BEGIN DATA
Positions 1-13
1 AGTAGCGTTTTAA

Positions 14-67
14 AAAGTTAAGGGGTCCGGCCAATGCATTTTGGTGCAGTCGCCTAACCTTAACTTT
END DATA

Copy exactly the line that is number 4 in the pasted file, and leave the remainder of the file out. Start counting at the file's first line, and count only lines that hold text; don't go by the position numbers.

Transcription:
14 AAAGTTAAGGGGTCCGGCCAATGCATTTTGGTGCAGTCGCCTAACCTTAACTTT